This is not a time to be bashful if you are uncertain or confused about social media. What is it? Who does it? And why it is even done? These are the three most important questions no one wants to ask but everyone should.
Here are three basics to help you feel at ease.
1. What is it?
The discipline of social marketing is pretty black and white. Every action on a social channel should connect to your company’s key goals. There is no need for grey-area fluff because the content or engagements you provide should be in line with what you are trying to achieve – brand recognition, promoting a product, selling your company’s culture to potential hires, etc. Whether through original, curated or sponsored content, your social media activities should help drive communications to specific goals.
Take it to the next level tip: Why not consider what these specific goals would look like if achieved, and measure yourself against that. For example, if you want to improve the “fit” of interview candidates filtering through the hiring process, could you change your content to help job seekers choose your company?
2. Who Does It?
That’s the short of it. Whether you have different employees managing various social accounts, or a central community manager, the content that is shared is reflective of the company and should be consistent. Keeping track of your social media is just as important as planning it out because it helps your audience build a clear picture of who you are and why that matters to them.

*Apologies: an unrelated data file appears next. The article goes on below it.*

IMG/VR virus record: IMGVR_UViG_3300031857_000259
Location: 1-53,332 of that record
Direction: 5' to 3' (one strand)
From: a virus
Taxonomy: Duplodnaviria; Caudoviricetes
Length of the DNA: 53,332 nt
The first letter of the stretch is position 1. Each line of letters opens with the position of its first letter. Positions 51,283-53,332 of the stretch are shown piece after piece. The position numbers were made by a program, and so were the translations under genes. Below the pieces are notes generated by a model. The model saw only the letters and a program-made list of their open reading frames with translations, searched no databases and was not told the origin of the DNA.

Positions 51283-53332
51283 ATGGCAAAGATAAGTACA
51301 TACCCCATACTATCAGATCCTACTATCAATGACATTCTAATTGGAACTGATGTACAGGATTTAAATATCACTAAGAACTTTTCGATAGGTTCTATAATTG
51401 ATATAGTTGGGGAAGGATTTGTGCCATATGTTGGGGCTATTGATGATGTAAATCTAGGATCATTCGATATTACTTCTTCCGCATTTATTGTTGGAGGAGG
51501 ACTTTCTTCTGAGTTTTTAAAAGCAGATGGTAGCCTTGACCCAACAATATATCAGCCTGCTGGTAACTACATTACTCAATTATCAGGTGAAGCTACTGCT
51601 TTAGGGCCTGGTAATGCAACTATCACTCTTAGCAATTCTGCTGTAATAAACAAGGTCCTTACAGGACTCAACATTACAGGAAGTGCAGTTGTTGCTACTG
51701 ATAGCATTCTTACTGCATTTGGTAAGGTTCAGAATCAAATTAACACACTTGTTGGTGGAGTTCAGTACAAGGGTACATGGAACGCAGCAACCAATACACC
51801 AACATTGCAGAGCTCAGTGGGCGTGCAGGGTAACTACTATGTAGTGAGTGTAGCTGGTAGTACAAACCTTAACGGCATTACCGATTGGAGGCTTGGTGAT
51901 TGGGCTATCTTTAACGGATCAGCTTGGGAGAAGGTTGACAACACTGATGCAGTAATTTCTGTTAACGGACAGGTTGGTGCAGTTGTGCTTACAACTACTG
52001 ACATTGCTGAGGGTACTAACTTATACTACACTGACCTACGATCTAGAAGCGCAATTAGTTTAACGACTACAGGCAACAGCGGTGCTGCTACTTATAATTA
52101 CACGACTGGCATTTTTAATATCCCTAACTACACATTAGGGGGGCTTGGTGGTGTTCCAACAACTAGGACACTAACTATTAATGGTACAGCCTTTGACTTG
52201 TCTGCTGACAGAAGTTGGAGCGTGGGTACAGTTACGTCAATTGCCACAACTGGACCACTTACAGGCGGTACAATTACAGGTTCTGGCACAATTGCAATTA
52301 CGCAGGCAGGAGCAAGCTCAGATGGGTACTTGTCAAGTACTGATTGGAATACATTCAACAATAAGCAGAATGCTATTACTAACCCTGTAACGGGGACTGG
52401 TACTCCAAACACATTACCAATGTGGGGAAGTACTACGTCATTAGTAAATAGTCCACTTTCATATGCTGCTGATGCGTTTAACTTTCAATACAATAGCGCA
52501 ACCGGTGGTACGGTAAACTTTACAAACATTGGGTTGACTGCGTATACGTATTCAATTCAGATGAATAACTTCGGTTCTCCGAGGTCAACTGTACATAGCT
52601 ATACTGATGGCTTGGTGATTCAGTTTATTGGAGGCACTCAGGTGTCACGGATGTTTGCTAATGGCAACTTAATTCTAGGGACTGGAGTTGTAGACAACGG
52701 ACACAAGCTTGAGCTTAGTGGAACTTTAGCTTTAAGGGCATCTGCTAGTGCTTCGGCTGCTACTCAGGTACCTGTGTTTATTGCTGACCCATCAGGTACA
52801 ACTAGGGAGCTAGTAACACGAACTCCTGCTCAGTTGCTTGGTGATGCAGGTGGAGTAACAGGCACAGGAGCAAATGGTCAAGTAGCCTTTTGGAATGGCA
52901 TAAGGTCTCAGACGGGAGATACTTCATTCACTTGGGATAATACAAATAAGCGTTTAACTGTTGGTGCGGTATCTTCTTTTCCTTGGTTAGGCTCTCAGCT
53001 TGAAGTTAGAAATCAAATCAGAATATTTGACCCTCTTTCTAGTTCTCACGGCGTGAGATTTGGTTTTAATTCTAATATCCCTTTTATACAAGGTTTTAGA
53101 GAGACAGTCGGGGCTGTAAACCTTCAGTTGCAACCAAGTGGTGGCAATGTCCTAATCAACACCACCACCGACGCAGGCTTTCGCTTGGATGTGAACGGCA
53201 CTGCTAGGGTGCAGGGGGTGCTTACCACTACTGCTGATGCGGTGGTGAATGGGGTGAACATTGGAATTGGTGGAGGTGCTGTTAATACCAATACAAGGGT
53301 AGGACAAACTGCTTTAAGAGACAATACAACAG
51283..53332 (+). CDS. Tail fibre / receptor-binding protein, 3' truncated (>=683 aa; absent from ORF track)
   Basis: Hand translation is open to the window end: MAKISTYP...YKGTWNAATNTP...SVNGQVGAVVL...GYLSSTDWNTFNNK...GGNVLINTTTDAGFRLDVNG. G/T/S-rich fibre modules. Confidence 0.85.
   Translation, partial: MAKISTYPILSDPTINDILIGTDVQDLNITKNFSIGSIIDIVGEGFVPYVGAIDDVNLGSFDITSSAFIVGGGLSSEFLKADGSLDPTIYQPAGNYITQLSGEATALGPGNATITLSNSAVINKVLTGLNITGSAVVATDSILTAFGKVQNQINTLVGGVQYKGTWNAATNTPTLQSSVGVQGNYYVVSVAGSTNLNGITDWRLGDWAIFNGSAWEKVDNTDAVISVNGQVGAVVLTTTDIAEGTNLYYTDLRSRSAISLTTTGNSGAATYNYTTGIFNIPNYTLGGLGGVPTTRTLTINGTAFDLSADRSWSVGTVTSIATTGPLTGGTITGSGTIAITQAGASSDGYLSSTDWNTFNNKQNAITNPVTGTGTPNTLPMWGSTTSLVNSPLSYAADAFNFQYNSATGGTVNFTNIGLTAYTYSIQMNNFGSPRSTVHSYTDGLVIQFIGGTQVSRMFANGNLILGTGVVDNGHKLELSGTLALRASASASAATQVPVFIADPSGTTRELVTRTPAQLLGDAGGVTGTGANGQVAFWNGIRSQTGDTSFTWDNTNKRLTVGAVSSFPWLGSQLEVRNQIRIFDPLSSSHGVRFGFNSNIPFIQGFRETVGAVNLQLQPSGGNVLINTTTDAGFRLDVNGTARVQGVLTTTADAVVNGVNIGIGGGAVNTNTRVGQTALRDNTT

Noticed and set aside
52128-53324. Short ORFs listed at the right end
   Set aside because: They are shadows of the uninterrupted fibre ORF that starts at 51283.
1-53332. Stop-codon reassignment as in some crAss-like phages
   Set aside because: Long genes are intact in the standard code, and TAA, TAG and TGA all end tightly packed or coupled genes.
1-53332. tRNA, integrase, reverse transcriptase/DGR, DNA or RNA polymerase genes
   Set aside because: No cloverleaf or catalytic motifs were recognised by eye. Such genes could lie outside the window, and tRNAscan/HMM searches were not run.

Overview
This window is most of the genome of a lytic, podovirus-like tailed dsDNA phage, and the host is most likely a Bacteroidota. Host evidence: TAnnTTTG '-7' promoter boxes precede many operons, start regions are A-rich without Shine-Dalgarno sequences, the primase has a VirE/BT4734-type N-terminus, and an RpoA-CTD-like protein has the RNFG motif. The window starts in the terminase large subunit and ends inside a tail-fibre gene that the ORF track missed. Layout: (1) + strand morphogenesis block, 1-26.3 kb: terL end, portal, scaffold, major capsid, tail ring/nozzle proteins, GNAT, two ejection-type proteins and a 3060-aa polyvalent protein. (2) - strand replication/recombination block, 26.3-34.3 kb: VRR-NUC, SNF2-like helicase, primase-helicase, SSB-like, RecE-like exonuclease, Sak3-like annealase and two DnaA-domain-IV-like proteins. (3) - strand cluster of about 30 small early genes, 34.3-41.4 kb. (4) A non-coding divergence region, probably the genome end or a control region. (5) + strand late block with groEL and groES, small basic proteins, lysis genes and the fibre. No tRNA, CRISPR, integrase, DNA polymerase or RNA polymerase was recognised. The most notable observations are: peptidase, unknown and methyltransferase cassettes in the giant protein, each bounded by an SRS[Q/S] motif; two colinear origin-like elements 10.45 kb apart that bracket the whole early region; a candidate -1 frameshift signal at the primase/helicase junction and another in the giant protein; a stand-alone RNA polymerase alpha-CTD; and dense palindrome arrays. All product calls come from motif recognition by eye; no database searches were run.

Take it to the next level tip: Why not draft out the goal or plan of individual social channels to make sure that each stays true to its purpose but still fits within the bigger-picture?
3. Why do it?
Organic audience growth and cross-promotion are the key benefits of engaging in social media. So is being competitive and relevant. In a realm where consumers communicate freely with organizations (including your competitors), offering clear and simple social media communications or advertising pays off. Set some ground rules to help you balance your content calendar between selling/self-promotion, industry information and research, or other desired content focus. This will go a long way in managing social media efforts.
Take it to the next level tip: Why not kick your content calendar up a notch by setting goals for the type of content you want to push or promote? Also, take a lunch break and analyze what is working/failing for competitors.